18/03/2008 (The Hindu Business Line) - The Centre has banned exports of all edible oils from the country as a measure to curb their rising prices and check inflation. In a notification issued late on Monday, the Directorate-General of Foreign Trade, an arm of the Commerce Ministry, said the ban, with immediate effect, would be applicable for one year.
The Centre was expected to come up with various measures to check rising prices, especially in the case of edible oils after inflation for the weeks ended February 23 and March 1 crossed five per cent.
Prices of cooking oils witnessed sharp rise during the early part of this month in tune with the global trend, where the rates zoomed to record highs.
Also, the Union Government was expected to cut Customs duty on edible oils import in the Budget to cool down rising prices.
Edible oil prices have been virtually on the boil since last year on higher crude prices, diversion of vegetable oil for production of bio-diesel. The domestic market, despite measures taken by the Centre to temper the rise in prices, gained on lower rabi crop prospects and rising demand.
However, with the global equities crashing on fears over credit squeeze, the vegetable oils market has also been witnessing a decline. During the last two trading sessions, the soyabean counter on Chicago Board of Trade and crude palm oil on Malaysia Derivatives Exchange have hit lower ceilings.
The Centre’s move to ban exports has disappointed the industry. “There was no need for a ban on export of edible oils from the country. In our view, these premium exports could have been substituted by higher volume imports of cheaper oils,” said Mr Davish Jain, Chairman of the Central Organisation for Oil Industry and Trade.
In his view, export of groundnut oil fetches a premium and it could have been allowed. In turn, the Centre could have imported either crude palm oil or degummed soyabean oil that could be 1.3 to 1.4 times the volume of exported oils.
“In fact, we had made such a request to the Centre, saying premium exports should not be stopped,” Mr Jain said.
According to Mr B.V. Mehta, Executive Director, Solvent Extractors Association of India, groundnut oil exports were fetching about $1,750 a tonne on an average. “So far, we could have exported 20,000 tonnes and another 5,000 tonnes could have been contracted,” he said.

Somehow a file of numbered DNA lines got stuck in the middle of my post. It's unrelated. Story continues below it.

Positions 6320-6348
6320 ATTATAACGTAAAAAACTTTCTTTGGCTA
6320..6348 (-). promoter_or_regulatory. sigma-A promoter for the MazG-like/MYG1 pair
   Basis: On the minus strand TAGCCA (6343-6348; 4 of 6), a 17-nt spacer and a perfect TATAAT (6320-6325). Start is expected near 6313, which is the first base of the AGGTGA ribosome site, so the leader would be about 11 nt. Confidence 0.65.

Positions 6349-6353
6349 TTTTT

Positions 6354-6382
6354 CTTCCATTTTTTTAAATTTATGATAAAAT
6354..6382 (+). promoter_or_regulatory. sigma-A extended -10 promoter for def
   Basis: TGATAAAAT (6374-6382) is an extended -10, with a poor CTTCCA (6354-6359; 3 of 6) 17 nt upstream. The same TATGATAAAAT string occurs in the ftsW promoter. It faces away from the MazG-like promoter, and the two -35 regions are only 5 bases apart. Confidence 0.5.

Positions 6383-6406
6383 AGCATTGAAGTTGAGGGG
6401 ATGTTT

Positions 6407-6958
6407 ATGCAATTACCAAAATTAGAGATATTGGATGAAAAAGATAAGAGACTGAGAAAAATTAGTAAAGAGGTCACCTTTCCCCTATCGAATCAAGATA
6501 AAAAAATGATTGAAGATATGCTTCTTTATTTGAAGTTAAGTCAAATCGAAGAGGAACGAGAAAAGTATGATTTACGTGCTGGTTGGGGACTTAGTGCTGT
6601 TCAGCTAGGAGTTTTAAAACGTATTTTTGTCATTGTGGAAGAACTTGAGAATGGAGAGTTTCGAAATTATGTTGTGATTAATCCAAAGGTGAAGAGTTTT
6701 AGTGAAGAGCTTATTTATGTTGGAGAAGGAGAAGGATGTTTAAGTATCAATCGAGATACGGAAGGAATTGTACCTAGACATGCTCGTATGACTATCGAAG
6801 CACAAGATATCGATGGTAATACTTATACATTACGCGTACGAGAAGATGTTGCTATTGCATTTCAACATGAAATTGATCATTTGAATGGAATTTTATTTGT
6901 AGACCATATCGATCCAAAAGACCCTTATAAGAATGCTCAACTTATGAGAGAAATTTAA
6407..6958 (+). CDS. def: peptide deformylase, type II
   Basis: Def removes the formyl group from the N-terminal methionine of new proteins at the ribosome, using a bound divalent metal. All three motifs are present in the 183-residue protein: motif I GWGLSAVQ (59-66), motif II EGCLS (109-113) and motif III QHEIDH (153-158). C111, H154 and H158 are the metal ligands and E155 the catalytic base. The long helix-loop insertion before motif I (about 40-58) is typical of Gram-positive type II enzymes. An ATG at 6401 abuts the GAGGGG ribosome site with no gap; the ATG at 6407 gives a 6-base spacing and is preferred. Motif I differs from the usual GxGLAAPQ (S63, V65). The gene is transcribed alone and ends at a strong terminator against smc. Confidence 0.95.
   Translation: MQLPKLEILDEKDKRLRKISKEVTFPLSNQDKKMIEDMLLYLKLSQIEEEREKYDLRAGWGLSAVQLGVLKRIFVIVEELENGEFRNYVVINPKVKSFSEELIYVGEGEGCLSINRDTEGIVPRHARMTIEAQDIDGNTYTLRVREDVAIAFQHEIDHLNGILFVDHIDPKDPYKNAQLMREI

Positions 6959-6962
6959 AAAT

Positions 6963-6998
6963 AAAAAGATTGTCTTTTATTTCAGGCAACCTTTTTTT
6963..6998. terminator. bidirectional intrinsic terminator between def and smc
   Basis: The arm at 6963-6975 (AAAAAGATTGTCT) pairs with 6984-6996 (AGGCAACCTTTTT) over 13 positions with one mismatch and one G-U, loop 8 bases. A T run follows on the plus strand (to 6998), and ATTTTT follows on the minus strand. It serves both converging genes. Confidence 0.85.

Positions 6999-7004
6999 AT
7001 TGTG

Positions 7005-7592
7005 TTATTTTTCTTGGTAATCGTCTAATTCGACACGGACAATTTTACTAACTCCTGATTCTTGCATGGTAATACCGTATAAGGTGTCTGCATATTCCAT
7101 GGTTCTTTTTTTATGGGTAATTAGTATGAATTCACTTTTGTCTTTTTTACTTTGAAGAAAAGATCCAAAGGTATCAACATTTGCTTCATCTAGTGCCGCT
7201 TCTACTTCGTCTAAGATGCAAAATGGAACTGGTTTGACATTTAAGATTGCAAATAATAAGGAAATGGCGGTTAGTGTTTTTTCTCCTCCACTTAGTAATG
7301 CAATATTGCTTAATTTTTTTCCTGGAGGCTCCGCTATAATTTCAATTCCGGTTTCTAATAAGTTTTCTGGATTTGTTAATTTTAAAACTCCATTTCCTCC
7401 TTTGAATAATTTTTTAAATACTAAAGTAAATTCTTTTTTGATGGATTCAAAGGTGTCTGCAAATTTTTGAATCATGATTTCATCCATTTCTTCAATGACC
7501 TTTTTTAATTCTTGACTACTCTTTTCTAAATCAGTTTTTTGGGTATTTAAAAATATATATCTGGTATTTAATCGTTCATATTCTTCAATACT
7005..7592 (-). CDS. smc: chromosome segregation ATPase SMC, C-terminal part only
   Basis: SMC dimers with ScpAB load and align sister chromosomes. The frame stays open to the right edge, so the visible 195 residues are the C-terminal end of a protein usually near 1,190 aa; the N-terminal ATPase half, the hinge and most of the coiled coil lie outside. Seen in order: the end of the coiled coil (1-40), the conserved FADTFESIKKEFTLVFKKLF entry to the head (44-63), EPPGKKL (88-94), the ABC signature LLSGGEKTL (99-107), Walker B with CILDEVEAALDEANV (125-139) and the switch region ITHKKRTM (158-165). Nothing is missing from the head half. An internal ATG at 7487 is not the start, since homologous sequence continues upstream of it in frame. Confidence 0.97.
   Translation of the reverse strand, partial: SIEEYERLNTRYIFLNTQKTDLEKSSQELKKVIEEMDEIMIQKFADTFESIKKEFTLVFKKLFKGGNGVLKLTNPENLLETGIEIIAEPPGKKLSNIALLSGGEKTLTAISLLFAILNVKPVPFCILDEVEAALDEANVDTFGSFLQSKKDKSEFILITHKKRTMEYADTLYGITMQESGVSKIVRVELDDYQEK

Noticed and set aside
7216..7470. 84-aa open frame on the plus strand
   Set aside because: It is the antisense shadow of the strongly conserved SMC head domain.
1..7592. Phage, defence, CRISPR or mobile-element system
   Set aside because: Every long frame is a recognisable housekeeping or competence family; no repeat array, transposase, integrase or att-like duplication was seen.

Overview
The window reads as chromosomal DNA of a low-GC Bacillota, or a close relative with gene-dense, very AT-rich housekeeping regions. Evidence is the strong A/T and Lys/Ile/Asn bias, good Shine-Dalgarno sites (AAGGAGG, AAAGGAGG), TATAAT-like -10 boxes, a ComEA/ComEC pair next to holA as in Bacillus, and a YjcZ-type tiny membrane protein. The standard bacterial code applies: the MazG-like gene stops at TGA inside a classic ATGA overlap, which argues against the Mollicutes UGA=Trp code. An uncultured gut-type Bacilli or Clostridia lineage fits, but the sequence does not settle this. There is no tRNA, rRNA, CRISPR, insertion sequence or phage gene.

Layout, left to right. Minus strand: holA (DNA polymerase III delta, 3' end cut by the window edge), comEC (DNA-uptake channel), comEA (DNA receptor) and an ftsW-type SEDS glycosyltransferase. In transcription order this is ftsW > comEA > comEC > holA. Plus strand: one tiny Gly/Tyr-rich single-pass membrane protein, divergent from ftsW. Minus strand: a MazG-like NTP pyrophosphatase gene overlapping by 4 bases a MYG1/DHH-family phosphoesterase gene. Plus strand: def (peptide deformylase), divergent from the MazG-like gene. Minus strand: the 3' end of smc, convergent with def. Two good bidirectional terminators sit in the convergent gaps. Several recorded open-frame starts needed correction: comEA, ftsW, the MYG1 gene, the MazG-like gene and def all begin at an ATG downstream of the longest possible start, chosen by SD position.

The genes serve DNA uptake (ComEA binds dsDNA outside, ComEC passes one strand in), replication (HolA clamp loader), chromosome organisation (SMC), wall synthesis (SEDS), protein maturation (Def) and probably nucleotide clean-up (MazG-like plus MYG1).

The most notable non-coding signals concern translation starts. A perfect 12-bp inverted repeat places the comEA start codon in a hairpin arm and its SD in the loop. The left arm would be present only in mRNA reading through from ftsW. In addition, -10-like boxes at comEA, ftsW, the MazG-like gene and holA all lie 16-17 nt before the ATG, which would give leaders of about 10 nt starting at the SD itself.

Besides, groundnut oil, which is shipped to China, the US and Europe, other oils being exported are rapeseed and mustard oil and packaged coconut oil.
While groundnut oil was fetching $1,750 a tonne, import of crude palm oil costs $1,215 c&f and de-gummed soyabean oil $1,465.
“The quantity of edible oils exported from the country is hardly 40,000 tonnes, whereas imports are nothing less than 51 lakh tonnes. We don’t think exports would have any effect on the prices,” Mr Mehta said.
Mr Jain said the upheaval in the equities market had begun to affect the vegetable oils market and prices had begun reacting fast. “The downside in the vegetable oil is much bigger and prices are currently below the pre-budget levels,” he said.
In Mumbai, on spot and futures market of oilseed and oil, groundnut ready oil declined Rs 5 to Rs 720 for 10 kg, while RBD palmolein slipped Rs 7 to Rs 595.
Refined soyabean oil dropped by Rs 15 to Rs 650 for 10 kg and sunflower oil slipped Rs 20 to Rs 770.
On MCX, refined soya oil for April delivery declined 2.24 per cent to Rs 642.60 for 10 kg.
On NCDEX, soyabean oil for March delivery fell from Rs 659 to Rs 644.95 for 10 kg. March contracts on NCDEX for groundnut oil slipped to Rs 728.15 (Rs 731); RBD palmolein to Rs 627.45 (Rs 644) and rapeseed/mustard to oil Rs 625.55 (Rs 631).
The fall is being attributed more to the decline in global trend than the ban.
According to analysts, the ban could affect sentiments to a certain extent and Tuesday’s trend was, possibly, in line with that.